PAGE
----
verb (used without object), ger·mi·nat·ed, ger·mi·nat·ing.
  1. to begin to grow or develop.
  2. Botany.
    1. to develop into a plant or individual, as a seed, spore, or bulb.
    2. to put forth shoots; sprout; pullulate.
  3. to come into existence; begin.
verb (used with object), ger·mi·nat·ed, ger·mi·nat·ing.
  1. to cause to develop; produce.
  2. to cause to come into existence; create.

Origin of germinate

1600–10; < Latin germinātus (past participle of germināre to sprout, bud), equivalent to germin- (see germinal) + -ātus -ate1
Related formsger·mi·na·ble [jur-muh-nuh-buh l] /ˈdʒɜr mə nə bəl/, adjectiveger·mi·na·tion, nounger·mi·na·tor, nounnon·ger·mi·nat·ing, adjectivenon·ger·mi·na·tion, nounre·ger·mi·nate, verb, re·ger·mi·nat·ed, re·ger·mi·nat··ger·mi·na·tion, nounun·ger·mi·nat·ed, adjectiveun·ger·mi·nat·ing, adjective Unabridged Based on the Random House Unabridged Dictionary, © Random House, Inc. 2018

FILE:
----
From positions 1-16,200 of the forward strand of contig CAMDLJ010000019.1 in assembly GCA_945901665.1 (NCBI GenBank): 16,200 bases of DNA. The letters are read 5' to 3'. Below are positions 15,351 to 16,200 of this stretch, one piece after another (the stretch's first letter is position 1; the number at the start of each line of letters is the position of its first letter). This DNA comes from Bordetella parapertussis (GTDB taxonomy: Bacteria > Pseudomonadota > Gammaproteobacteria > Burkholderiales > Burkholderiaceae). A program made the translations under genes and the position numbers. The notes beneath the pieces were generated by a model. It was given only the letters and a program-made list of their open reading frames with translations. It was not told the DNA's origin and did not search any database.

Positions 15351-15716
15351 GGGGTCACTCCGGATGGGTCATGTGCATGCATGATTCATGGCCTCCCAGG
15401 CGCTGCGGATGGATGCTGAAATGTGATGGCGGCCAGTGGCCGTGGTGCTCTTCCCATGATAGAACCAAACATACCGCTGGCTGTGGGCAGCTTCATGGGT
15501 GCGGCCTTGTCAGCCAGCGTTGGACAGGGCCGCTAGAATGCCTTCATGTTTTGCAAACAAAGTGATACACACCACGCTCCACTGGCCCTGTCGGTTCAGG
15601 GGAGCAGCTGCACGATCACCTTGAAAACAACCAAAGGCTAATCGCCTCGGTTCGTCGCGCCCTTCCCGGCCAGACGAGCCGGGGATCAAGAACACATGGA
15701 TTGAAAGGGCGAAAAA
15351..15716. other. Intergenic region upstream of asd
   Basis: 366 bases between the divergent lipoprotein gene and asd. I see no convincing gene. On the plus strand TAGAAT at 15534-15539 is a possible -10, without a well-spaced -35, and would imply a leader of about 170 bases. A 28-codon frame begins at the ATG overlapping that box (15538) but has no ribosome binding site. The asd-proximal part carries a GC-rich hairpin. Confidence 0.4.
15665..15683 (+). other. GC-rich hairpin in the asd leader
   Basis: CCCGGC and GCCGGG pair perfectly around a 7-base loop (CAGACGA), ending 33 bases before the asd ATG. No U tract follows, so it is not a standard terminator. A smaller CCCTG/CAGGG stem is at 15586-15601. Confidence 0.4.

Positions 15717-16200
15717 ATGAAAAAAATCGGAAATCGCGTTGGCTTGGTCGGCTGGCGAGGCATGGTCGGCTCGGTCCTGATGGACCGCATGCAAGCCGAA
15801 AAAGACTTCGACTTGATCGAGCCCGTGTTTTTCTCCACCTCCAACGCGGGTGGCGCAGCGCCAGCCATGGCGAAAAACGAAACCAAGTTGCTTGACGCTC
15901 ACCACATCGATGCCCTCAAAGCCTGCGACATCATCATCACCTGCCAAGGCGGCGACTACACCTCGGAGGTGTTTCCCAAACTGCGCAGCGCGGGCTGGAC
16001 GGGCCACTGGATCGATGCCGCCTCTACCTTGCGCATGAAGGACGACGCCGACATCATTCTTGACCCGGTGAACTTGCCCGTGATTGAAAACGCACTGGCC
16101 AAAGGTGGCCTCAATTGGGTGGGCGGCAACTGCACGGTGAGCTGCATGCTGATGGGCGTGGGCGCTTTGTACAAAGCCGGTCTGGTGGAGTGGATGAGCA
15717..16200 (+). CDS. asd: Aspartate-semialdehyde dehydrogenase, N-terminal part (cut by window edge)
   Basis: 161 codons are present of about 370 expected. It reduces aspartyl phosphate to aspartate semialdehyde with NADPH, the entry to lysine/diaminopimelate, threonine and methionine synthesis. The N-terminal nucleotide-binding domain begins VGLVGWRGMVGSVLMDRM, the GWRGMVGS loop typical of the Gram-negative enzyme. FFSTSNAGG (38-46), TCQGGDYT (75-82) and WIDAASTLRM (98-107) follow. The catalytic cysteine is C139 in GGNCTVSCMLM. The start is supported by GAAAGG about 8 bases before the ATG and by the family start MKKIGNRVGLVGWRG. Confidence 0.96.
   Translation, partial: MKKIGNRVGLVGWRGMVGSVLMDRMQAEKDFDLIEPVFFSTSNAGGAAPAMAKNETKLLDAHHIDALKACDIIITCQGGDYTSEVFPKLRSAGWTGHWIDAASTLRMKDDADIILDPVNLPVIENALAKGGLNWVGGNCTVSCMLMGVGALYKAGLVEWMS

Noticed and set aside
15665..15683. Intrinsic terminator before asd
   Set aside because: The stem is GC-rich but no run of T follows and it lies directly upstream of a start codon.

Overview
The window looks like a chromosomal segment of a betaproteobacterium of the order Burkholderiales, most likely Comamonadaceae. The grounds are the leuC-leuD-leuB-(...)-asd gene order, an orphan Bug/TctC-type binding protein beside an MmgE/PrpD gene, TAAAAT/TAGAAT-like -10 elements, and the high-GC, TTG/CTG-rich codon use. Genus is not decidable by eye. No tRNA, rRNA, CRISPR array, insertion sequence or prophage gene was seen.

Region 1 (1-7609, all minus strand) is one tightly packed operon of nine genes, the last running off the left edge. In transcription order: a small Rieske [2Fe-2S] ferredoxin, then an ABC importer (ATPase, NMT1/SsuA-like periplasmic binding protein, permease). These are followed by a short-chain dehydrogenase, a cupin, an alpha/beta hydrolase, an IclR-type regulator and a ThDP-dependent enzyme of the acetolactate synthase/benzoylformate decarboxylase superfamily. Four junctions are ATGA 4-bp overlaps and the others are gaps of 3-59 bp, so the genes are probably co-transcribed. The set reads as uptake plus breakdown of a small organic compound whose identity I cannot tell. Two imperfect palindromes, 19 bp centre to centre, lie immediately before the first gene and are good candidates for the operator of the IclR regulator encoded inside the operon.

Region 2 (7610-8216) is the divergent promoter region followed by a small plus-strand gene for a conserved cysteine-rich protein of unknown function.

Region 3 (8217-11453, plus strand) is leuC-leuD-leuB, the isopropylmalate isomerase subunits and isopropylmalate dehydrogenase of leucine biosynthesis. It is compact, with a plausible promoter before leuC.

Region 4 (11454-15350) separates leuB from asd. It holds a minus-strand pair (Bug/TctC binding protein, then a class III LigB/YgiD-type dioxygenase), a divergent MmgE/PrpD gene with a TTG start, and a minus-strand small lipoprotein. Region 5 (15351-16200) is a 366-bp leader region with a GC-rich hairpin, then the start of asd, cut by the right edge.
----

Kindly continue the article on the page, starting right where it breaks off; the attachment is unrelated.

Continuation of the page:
Examples from the Web for ungerminated

Historical Examples of ungerminated

British Dictionary definitions for ungerminated


  1. to cause (seeds or spores) to sprout or (of seeds or spores) to sprout or form new tissue following increased metabolism
  2. to grow or cause to grow; develop
  3. to come or bring into existence; originatethe idea germinated with me
Derived Formsgerminable or germinative, adjectivegermination, noungerminator, noun

Word Origin for germinate

C17: from Latin germināre to sprout; see germ
Collins English Dictionary - Complete & Unabridged 2012 Digital Edition © William Collins Sons & Co. Ltd. 1979, 1986 © HarperCollins Publishers 1998, 2000, 2003, 2005, 2006, 2007, 2009, 2012

Word Origin and History for ungerminated



c.1600, probably a back-formation from germination. Earlier germynen (mid-15c.) was from Latin germinare. Figurative use from 1640s. Related: Germinated; germinating.

Online Etymology Dictionary, © 2010 Douglas Harper